• initial training by GP: currently the number of hours dedicated to breastfeeding is limited; the CNA will support the development of a minimum standard of knowledge about breastfeeding for medical students
  • graduate training of obstetricians/gynaecologists and paediatricians will include advanced courses (theoretical and practical) on breastfeeding
  • consistent training of midwives across France: currently the volume of education and expertise developed in breastfeeding varies greatly across the 35 midwifery schools; the content of teaching across schools should be harmonised
  • curriculum revised for nursery and childcare assistants: there will be further development on the practical conduct for breastfeeding initiation and continued duration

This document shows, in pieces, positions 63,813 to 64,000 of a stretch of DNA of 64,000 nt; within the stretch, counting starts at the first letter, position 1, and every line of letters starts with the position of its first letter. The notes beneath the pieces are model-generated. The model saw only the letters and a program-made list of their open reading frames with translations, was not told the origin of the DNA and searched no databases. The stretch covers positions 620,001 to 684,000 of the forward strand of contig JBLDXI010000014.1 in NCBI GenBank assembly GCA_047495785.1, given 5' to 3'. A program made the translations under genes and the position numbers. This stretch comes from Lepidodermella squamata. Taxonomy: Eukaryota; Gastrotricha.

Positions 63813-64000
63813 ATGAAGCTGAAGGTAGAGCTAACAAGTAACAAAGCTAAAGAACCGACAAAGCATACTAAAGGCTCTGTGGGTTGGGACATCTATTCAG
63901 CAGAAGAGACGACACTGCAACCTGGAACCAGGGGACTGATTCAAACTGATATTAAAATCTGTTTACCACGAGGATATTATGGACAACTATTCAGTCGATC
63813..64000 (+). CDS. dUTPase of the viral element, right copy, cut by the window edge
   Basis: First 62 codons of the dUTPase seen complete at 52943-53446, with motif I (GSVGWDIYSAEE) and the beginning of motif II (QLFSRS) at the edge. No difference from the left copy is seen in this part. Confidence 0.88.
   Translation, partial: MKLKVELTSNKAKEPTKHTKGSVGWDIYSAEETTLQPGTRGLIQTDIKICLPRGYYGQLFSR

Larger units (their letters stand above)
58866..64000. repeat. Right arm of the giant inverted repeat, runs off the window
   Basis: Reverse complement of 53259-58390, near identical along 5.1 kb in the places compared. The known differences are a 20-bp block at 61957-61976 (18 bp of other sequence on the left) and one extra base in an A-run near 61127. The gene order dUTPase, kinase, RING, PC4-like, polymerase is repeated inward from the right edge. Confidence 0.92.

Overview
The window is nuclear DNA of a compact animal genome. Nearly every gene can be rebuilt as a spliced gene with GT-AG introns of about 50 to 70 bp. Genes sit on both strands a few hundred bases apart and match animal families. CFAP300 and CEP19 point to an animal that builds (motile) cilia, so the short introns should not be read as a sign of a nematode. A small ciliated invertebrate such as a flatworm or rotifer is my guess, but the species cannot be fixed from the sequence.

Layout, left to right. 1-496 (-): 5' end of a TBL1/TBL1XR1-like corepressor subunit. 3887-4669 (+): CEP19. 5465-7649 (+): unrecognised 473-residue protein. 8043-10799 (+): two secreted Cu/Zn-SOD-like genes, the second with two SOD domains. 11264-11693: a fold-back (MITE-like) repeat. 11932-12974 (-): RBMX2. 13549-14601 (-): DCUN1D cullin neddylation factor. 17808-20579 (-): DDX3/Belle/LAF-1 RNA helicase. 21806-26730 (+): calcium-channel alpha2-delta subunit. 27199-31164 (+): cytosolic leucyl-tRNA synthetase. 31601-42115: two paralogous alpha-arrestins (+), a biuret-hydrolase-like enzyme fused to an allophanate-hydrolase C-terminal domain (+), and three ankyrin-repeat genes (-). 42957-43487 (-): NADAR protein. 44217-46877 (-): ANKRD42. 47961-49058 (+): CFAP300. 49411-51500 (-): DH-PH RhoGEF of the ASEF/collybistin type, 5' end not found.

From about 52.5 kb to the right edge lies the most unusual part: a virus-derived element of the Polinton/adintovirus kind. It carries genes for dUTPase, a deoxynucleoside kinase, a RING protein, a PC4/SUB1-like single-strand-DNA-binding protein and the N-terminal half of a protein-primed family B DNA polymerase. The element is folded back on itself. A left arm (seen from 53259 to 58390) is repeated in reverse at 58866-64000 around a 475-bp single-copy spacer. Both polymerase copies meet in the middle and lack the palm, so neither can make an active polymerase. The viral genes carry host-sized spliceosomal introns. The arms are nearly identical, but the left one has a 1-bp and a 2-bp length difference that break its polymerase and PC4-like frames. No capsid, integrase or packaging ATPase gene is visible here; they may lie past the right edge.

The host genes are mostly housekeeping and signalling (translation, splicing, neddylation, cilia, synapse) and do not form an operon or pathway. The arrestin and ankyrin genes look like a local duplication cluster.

• curriculum revised for nurses so that breastfeeding is addressed
  • program training of dieticians particularly on the role of the infant and breastfeeding
  • nutrition education will be required for pharmacists who have an advisory role to the public
  • social workers need to be educated on the value of breastfeeding and the existing regulations so that women can be fully informed when dealing with employers (and especially for immigrant women).
The action plan also highlighted the need for continuing education for all staff related to maternity services.


Breastfeeding rates in France have clearly increased since 1981 nevertheless their rates are still one of the lowest, at 63% (“brut”), in Europe. The ENP surveys which take place every six to seven years provide very little specific data on breastfeeding particularly duration. The next set of survey results is due for dissemination sometime in the latter half of 2011.